In An Equal Justice by Chad Zunker, brand new lawyer, David Adams, is hired by the powerhouse Austin law firm of Hunter & Kellerman. His starting salary is in the range of $200,000. He is to bill clients at the rate of $475 per hour. While his rate seems high for a starting lawyer his mentor, Marty Lyons, is billing over $1,000 per hour. How those rates translate into firm revenue and income distribution illustrates why young lawyers in big firms strive to become partners.
An associate in a large American firm can expect a billing target of 2,200 hours a year. If a young lawyer is working 49 weeks of the year the target works out to 45 hours a week. The challenge comes in reaching the target while dealing with the administrative details of practice, firm meetings, continuing professional development hours and other non-billable office time.
If an associate such as Adams meets the target (close to a euphemism for requirement) he will have billed $1,045,000. It is an impressive sum for a new lawyer.
With a salary of $200,000 it potentially means the firm has available for expenses related to Adams and distribution to other partners the sum of $845,000.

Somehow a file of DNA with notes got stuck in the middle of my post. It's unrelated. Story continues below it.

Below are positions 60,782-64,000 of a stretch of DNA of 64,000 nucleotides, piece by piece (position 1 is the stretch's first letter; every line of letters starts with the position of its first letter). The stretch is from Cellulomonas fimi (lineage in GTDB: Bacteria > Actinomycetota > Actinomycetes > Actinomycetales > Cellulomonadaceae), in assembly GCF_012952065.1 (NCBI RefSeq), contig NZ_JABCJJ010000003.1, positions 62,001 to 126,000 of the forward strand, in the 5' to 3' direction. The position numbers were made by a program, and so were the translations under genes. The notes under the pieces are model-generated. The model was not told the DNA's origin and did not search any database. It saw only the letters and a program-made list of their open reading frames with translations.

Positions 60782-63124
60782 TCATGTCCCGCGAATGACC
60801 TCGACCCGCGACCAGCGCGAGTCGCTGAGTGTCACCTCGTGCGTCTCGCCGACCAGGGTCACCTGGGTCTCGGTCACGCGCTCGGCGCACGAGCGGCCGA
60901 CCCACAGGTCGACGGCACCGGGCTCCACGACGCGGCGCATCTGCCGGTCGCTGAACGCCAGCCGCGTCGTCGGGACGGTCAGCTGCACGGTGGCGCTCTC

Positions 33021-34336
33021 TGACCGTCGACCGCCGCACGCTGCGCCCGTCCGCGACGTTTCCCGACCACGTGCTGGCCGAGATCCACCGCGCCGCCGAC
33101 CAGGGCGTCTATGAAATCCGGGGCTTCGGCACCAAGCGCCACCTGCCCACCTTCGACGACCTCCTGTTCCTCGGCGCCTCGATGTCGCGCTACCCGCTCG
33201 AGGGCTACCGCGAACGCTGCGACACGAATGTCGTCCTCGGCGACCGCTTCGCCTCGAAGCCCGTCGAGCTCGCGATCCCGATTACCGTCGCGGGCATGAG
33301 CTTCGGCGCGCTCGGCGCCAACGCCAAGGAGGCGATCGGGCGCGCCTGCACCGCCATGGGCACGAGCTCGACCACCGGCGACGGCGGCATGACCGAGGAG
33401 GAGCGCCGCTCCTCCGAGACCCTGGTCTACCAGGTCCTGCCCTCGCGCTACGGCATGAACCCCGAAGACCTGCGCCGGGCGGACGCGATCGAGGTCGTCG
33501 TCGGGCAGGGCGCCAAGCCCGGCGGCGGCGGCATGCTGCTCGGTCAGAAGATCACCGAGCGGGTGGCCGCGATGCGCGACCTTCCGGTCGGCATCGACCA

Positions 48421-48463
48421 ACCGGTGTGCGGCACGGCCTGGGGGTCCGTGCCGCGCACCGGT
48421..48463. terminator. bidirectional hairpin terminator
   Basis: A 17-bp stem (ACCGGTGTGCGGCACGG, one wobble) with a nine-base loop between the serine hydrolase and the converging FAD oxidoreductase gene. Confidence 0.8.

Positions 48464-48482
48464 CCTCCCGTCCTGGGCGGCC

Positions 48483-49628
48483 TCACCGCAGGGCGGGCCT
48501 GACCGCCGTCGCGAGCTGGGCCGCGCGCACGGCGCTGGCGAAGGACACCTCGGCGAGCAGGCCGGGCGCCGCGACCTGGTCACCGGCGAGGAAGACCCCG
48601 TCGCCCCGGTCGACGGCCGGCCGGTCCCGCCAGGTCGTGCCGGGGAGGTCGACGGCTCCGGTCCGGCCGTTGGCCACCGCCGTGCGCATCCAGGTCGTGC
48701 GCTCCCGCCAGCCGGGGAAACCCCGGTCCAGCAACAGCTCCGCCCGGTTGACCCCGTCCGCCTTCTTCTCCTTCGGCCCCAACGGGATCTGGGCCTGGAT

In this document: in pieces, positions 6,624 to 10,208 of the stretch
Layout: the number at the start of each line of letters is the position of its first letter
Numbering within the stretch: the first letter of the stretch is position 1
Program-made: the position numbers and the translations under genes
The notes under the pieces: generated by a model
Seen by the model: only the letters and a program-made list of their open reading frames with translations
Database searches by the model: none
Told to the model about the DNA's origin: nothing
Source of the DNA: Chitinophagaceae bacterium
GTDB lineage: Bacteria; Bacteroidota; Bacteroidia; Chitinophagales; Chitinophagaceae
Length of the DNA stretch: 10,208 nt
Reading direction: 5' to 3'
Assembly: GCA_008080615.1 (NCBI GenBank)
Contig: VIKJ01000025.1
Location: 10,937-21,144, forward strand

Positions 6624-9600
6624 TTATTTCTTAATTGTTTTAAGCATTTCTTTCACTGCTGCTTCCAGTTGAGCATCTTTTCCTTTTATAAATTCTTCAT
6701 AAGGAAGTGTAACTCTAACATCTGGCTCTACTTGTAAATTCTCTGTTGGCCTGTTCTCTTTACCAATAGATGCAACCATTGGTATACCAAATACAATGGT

What few works of fiction delve into is the collection of billings. Small firms to big firms can have problems collecting all fees billed. Firms evaluate how much is received versus how much is billed. From a business perspective the target should be based on collectible hours. Few firms want to disclose the extent of their challenges in collecting accounts.
For a young lawyer under the direction of partners the issue of collectibles is more a question for more senior lawyers at the firm.
For discussion let us say $145,000 is non-collectible leaving $700,000. If the expenses related to Adams total approximately $200,000 there is about $500,000 available for distribution.
For the senior partner, Lyons, he is likely to bill the same number of hours and bring in substantially more money. If he bills $1,000 per hour for 2,200 hours he bills $2,200,000 for the firm. Considering his status and his focus on paying clients let’s estimate the firm receives $1,900,000 from his billing. We need to subtract expenses related to him which will be a little higher than Adams. I shall say $250,000 bringing his personal net collectibles to $1,650,000.
In the book he is paid by the firm $3,500,000. Since he brings in $1,650,000 there need to be about 3.5 associates to make up the $1,8500,000 he has not brought into the firm.
The post over-simplifies associates as senior associates are far more valuable than neophyte lawyers. The older associates will bill closer to the totals of partners as they strive to achieve partnership status.
For this post we will omit a discussion on big firms discounting rates for important clients so their billings are less than what you would expect from their published rates.
Big law is very demanding in hours and very lucrative.
Zunker, Chad - (2020) - An Equal Justice